Exascale Applications and Software Conference (EASC 2018)

Author: Nick Brown
Posted: 3 Apr 2018 | 13:18

Here at EPCC we are looking forward to the 5th Exascale Applications and Software Conference (EASC 2018), which will be held here in Edinburgh in a couple of weeks. This will be the third time we have hosted EASC and it is always a great opportunity to hear about  the cutting edge of HPC research.

The conference itself will run from Tuesday 17Thursday 19 April and includes five keynote talks, 37 accepted talks about cutting-edge research, and a panel. We also have around 15 posters where presenters will give one-minute lightning talks on the Tuesday afternoon, followed by a poster reception in the early evening.

The full schedule has a really wide variety of talks: from the low-level tools and technology developments for supporting exascale, all the way to high-level applications and how the community is developing new algorithms and approaches to gain maximum scientific benefit from the next generation of supercomputers. 

Registration is open until 16 April and includes the conference dinner, held on Wednesday 18 April at The Hub, a historic and unique venue on the Royal Mile right in the heart of Edinburgh. It promises to be a great night.

I myself am involved in three projects with presentations at the conference: 

• I will talk about a geomagnetic model I have been working on with the British Geological Survey (BGS) where we took a code that could only use about 1 in 20 data points due to poor performance and memory overhead. We have now rewritten it to run on thousands of cores, which greatly increase the capabilities of the model.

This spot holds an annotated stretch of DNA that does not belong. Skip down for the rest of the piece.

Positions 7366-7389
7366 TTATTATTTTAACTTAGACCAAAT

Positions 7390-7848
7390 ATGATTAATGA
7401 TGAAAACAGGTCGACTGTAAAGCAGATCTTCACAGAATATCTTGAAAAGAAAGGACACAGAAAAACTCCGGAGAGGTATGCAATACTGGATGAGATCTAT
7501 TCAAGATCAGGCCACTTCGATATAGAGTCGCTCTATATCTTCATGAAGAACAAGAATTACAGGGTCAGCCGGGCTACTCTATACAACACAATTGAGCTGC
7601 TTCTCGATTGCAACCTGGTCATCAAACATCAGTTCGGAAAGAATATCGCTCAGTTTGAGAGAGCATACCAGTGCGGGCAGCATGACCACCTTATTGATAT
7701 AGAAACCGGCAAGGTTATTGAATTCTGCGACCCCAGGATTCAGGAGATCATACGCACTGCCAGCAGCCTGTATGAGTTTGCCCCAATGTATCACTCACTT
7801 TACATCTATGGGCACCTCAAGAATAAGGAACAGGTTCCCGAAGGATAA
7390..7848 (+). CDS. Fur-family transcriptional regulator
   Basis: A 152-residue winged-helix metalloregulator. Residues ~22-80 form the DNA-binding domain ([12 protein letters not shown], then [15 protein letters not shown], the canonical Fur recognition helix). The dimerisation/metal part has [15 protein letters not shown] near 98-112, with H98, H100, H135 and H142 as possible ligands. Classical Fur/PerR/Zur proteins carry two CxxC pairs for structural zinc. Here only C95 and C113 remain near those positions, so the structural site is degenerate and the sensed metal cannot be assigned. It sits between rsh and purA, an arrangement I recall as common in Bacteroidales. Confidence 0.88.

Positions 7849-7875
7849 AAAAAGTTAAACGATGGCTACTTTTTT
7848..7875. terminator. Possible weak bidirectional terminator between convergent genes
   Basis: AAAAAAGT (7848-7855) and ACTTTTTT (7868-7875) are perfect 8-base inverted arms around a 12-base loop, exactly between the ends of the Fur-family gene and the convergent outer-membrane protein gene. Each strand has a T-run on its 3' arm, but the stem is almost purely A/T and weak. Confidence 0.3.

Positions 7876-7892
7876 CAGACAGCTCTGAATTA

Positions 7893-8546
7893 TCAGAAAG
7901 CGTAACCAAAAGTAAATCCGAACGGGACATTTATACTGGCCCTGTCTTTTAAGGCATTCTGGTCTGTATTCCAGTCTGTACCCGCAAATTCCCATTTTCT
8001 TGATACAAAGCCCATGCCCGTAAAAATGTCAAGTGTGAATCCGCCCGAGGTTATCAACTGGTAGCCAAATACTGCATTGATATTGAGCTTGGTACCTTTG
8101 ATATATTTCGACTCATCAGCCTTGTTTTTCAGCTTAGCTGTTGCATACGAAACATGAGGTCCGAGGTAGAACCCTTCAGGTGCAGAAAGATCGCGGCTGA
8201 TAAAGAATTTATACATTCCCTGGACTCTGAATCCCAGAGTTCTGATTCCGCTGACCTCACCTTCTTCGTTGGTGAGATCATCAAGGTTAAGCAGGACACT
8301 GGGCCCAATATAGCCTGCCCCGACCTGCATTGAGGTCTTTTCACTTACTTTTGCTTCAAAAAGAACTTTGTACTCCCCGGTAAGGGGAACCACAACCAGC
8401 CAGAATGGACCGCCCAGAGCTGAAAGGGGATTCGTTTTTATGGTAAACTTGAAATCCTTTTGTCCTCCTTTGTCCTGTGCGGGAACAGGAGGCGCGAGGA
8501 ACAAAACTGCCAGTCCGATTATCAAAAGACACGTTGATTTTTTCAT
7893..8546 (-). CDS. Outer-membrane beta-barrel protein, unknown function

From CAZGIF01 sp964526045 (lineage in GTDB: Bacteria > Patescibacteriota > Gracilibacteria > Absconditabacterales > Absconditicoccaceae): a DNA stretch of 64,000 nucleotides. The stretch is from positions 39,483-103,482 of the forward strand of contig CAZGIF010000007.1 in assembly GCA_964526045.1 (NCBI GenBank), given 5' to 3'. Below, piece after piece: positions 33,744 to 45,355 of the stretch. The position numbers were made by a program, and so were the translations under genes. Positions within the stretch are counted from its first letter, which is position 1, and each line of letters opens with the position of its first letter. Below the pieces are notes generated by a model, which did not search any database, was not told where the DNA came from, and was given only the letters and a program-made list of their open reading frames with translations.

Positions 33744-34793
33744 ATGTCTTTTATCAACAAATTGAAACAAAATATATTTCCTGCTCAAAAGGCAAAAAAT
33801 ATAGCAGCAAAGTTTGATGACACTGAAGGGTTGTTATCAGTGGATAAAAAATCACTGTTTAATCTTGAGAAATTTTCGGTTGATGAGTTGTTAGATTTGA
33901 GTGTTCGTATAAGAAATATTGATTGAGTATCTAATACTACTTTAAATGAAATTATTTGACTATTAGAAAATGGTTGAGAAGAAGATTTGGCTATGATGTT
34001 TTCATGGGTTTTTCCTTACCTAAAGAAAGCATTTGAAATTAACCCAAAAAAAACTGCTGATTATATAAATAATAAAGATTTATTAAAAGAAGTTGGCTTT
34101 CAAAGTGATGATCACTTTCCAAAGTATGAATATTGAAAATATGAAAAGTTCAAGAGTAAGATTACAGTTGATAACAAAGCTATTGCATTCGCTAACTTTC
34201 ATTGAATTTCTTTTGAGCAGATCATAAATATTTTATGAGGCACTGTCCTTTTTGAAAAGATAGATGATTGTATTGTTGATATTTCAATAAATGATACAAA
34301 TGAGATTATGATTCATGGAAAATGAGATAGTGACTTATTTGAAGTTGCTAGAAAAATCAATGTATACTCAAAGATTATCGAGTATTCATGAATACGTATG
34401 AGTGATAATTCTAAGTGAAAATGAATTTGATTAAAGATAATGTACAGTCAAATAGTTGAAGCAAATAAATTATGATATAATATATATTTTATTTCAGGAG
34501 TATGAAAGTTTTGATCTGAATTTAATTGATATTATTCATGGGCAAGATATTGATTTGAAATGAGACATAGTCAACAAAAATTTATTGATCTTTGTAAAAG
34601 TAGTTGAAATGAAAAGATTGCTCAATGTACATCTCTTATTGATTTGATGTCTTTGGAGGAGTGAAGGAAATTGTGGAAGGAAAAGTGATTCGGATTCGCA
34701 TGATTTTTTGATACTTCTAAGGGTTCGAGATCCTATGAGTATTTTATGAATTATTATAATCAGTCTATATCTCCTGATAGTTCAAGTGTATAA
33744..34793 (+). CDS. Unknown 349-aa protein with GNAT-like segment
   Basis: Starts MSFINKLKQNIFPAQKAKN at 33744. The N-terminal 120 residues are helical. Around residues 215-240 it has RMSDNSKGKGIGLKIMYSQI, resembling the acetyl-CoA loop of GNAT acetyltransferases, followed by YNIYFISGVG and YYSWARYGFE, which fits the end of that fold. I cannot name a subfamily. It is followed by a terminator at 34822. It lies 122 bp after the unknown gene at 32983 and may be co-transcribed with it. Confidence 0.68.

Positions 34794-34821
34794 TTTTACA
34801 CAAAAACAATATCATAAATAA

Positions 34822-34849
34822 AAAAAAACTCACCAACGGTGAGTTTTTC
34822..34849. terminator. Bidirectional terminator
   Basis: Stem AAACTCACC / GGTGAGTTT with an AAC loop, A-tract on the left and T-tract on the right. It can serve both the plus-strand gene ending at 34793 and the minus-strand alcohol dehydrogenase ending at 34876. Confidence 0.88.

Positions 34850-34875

• One of my PhD students, Maurice Jameson, will talk about the work he has done on hierarchical memory for micro-cores driven by ePython, my Python implementation. Micro-cores often have multiple levels of memory, going from fast and small to slow and large, that must be managed explicitly by the programmer. A question Maurice has been tackling is how best to do this whilst providing good performance.

• The INTERTWinE project, which I am involved in, will present on the directory/cache, which is integrated with task-based runtimes and enables tasks to run over distributed memory machines. All the complexity of this is abstracted from the programmer and to them it feels like one (very) large single address space.

European Exascale Applications Workshop

In addition to the main conference, an exascale applications workshop will run on the Thursday afternoon and Friday. This is a sibling event to EASC and has been organised by INTERTWinE. The workshop will focus on communication models and their use in applications with the aim of increasing the scalability of scientific and industrial codes to exascale for applications that require it.

There are four areas of focus: asynchronous execution, interoperability, usage of libraries and distributed tasks. Registration is free and the workshop will also be held at Pollock Halls, so there is no additional travel involved.


Nick Brown, EPCC